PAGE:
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Consul and DNS


There is a lot here. I've done my best to make things correct, but I'm also still learning how a lot of nomad, consul, etc... work and their best practices. It's entirely possible I missed something or could have done something better.

In the last couple posts I described how to setup a small(ish) Hashi Nomad and Consul cluster. Using Consul for service discovery is something that took me a little while to figure out.

Lets start by spinning up the whoami job if you haven't already.

whoami job definition
job "whoami" {
  datacenters = ["dc1"]

  type = "service"

  group "demo" {
    count = 1

    network {
      port "http" {
        to = 80

    service {
      name = "whoami-demo"
      port = "http"
      provider = "consul"

    task "server" {
      resources {
        cpu    = 10
        memory = 10

      env {

      driver = "docker"

      config {
        image = "traefik/whoami"
        force_pull = true
        ports = ["http"]

The Problem

Normally nomad will spin up the job on a random node with a random port. You could then access the service by navigating to http://10.28.0..41:31106/. Well that url sucks... We want our users to be able to use something like

The high level overview is that Consul can respond to DNS requests on port 8600 by default. Lets keep using whoami as an example. We whoami-demo running on one of the nodes. You can point nslookup at one of your consul nodes, on port 8600, and it should respond with the A record of the host running the service.

nslookup -port=8600 whoami-demo.service.dc1.consul
# or
nslookup -port=8600 whoami-demo.service.consul
Non-authoritative answer:
Name:    whoami-demo.service.dc1.consul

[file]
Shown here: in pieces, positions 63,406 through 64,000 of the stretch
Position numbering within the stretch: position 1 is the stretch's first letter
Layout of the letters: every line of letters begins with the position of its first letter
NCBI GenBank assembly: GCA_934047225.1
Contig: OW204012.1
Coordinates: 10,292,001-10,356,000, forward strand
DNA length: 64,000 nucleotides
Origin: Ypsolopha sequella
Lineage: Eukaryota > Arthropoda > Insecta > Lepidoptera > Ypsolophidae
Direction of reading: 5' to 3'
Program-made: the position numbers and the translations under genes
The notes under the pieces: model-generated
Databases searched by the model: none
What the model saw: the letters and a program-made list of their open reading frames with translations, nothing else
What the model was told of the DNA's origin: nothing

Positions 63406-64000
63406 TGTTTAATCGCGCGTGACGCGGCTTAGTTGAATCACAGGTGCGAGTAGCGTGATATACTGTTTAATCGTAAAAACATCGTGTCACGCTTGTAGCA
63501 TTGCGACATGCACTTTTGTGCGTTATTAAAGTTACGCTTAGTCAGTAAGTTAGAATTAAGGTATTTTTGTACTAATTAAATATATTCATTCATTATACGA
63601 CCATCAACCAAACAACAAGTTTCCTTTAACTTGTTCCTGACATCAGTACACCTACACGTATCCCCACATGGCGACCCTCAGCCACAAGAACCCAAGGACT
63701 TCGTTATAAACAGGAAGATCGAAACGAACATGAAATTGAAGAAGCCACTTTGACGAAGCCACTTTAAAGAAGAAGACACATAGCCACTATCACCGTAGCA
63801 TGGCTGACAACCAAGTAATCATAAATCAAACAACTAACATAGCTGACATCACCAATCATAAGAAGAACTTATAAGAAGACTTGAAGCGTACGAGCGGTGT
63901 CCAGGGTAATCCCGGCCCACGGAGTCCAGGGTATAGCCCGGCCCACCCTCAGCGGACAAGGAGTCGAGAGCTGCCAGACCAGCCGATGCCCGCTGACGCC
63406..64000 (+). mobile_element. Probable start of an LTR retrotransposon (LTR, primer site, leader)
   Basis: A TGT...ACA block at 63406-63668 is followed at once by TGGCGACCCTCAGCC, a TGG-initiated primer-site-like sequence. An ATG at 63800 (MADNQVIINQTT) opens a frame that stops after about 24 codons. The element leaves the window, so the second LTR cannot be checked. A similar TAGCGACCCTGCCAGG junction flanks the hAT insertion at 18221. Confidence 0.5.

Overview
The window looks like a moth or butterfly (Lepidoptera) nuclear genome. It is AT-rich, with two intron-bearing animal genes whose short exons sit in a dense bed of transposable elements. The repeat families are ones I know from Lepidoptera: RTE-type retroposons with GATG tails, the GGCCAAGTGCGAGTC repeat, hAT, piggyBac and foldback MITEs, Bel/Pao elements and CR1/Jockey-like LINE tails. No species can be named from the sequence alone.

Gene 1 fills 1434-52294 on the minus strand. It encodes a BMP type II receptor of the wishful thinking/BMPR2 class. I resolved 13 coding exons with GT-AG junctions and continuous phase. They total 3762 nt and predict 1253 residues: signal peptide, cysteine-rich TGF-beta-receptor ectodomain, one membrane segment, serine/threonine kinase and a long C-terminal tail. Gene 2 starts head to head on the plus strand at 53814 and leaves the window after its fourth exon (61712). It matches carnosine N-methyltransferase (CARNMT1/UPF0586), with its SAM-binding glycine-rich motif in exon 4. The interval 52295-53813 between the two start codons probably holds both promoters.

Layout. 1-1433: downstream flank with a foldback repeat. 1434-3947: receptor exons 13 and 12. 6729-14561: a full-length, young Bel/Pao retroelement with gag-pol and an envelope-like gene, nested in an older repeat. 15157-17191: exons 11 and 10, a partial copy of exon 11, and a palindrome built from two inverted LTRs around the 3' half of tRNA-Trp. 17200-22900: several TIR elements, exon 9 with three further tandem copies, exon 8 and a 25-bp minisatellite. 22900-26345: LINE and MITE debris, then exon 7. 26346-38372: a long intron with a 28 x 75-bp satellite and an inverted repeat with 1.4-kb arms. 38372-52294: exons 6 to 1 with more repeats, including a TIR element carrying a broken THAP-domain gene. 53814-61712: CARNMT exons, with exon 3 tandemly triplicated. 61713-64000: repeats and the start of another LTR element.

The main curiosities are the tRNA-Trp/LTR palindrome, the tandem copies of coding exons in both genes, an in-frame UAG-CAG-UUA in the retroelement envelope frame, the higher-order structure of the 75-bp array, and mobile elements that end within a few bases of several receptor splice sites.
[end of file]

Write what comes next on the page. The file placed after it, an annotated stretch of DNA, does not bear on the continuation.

DNS forwarding

The first step is to create a conditional forwarder in DNS your internal dns environment for the domain consul. That domain should forward dns requests to some of your consul servers.


The steps for setting up a conditional forwarder varies by DNS server. Personally I use Technitium DNS, but bind, or Windows Server DNS would work.

In my case I have it forwarding to:


You should now be able to resolve the service by dns name.

nslookup whoami-demo.service.dc1.consul
# or for a more generalize service address
nslookup whoami-demo.service.consul
Non-authoritative answer:
Name:    whoami-demo.service.dc1.consul

In we web browser you should also be able to go to http://whoami-demo.service.dc1.consul:31106. Sadly the URL still sucks.

CNAME for your Main Domain

We can make this a little better.

Create a CNAME record in your main zone ( for me) as follows. -> whoami-demo.service.dc1.consul

Now you should be able to access the web app at the following address

That address still sucks, but it's a little better.


This can be made better with Traefik. Traefik allows you to do SSL offload and acts as an ingress for web apps in the cluster.

I was planning to add the Traefik setup to this post as well, but it was getting a little long. I'll seperate out Traefik into it's own post.